Stitchin for the Kitchen

Finally mailed off a packet of gifts and it’s been received – so sharing with you won’t ruin any surprises. Two different styles – like me, the recipient avoids kitchen curtains to maintain a wide open view of the world beyond. With neutral walls and cabinets, you can simply change the color of a few items to have a completely fresh look. Next up – this Salt and Pepper for me, I just love it.

For both sets, it’s purchased placemats.

  • Designs are Embroidery Library Vintage Salt and Pepper shakers.
  • Napkins are hemstitch from Napkins Online at eBay. 100% cotton, best to iron them damp from the dryer. I have some friends and family who prefer polyester for this reason. I’m a fan of the cotton or linen, but never gift them without checking if the recipient would actually iron napkins first. At least with all the new front loaders – things come out of the dryer wrinkly.
  • Yellow fabric from JoAnn as is the Sulky rayon 40 weight embroidery threads.
  • Placemats from Bed Bath and Beyond.
  • Light design, so used a medium weight tear away stabilizer under the towels and napkins.
  • Rectangle border that anchors the yellow fabric was created in 4D Embroidery – I made a solid rectangle actual size in PowerPoint, saved as a picture and set my embroidery program to satin stitch outline the shape (might be an easier way to do it – this worked for me).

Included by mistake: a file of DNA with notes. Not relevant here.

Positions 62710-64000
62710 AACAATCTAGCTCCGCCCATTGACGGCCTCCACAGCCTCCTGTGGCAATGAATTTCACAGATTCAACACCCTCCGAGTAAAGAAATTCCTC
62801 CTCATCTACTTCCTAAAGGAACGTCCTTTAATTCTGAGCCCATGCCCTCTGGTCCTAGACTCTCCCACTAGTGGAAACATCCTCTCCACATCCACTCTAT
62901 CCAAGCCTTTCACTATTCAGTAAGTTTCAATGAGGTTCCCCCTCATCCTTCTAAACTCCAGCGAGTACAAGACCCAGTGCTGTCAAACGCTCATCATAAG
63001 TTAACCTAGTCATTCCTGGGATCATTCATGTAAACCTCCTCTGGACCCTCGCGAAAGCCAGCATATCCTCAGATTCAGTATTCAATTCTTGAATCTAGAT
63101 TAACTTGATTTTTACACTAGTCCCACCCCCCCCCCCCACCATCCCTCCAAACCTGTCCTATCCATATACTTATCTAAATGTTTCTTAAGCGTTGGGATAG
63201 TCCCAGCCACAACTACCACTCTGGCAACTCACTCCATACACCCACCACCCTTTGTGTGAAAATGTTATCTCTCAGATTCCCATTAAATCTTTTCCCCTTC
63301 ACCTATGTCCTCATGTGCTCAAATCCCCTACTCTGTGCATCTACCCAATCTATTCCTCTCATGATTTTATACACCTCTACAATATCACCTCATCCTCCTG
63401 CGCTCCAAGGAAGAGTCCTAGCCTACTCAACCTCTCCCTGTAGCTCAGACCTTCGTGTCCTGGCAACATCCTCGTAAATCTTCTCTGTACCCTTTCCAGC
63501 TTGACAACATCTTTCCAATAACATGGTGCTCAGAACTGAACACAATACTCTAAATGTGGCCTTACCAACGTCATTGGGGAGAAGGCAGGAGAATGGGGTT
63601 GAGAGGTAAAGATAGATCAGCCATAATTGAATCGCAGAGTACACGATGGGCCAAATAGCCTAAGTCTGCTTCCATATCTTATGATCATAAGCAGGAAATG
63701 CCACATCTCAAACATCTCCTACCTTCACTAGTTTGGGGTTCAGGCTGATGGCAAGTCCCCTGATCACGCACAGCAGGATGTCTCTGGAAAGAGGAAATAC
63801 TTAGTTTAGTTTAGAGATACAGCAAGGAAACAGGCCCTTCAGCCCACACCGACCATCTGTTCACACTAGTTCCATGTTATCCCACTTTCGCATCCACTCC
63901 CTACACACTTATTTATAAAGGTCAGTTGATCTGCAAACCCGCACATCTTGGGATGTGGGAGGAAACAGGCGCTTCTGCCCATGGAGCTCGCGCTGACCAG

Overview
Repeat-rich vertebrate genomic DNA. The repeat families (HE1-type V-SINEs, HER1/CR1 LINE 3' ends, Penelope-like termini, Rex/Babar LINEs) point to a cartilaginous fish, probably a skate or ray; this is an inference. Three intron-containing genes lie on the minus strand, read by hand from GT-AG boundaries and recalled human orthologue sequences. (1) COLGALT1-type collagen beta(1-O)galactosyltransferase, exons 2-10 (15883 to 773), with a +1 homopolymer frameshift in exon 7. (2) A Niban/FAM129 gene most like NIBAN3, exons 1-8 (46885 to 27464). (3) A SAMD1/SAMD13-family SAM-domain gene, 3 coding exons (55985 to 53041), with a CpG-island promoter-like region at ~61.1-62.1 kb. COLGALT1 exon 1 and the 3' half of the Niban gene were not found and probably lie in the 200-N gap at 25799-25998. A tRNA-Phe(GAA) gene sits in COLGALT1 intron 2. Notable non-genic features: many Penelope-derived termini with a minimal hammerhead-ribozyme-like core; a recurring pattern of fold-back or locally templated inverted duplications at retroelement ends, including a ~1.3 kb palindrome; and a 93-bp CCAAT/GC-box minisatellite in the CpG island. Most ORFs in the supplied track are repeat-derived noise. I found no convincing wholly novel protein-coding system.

• A bit of spray adhesive made it easier to hoop the towel plus fabric.
  • Once stitched, I trimmed the fabric leaving a bit less than half an inch all around
  • Frayed the edge of the yellow fabric
  • Napkins – first iron and starch
  • Then, note borders are not precise – for placement of the salt & pepper shakers, I just iron an X corner to corner on the napkin for my vertical placement line, then measure up from the hemstitch for my perpendicular cross line that marks the center of the design.

 

My machine sometimes hiccups in two places. One, with purchased pre-wound embroidery threads, you’ll find when starting a new one it will sometimes not feed smoothly – unwinding about a yard long piece of thread from the bobbin usually fixes this. Two, the machine doesn’t always pick up the bobbin thread with good tension at the very beginning of a design.  When this happens, I grab a long piece of bobbin thread plus the top thread and hold onto each with the machine set to slow or medium speed to start the stitching of the design (tricky when then finding a spare finger to hit the go button). When you get that nesting of threads as above, cut all the threads from the bottom then pull them out with tweezers, and start that section over. A piece of sticky stabilizer stuck to the stabilizer already hooped on the bottom of the hoop will aide not punching through the fabric in that spot.

  • Designs are Embroidery Library 3 inch Floral Heirloom Letter H and Grape Bunch –Sheer  (colors edited on both designs)
  • Sulky rayon 40 weight embroidery threads
  • Light design again, tear away stabilizer
  • Napkins –always iron and starch first